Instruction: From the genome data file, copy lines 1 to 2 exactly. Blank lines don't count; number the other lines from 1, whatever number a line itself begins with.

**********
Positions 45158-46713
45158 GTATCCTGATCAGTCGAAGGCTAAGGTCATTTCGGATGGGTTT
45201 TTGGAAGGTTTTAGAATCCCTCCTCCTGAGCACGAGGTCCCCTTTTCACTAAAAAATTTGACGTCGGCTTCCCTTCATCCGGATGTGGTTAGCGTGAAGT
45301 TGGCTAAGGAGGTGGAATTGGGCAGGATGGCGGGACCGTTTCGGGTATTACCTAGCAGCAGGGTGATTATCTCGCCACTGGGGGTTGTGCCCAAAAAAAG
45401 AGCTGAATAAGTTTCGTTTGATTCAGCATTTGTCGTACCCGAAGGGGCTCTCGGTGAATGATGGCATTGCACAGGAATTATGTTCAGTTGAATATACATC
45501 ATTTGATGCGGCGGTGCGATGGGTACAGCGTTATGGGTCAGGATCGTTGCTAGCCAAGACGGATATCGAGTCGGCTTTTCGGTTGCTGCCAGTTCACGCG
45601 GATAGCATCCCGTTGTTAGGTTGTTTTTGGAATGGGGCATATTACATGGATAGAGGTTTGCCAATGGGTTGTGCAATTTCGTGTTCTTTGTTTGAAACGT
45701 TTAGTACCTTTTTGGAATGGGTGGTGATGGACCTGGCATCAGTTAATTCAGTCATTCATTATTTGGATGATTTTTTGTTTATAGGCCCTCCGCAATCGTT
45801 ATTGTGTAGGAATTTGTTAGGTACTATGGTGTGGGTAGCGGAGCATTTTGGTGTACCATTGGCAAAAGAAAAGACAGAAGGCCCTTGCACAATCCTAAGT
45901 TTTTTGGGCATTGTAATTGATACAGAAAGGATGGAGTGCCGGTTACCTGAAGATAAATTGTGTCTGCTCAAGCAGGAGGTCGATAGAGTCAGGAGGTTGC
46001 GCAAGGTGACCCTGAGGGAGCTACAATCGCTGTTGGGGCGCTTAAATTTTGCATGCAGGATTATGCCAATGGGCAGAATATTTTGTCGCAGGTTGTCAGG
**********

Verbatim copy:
Positions 45158-46713
45158 GTATCCTGATCAGTCGAAGGCTAAGGTCATTTCGGATGGGTTT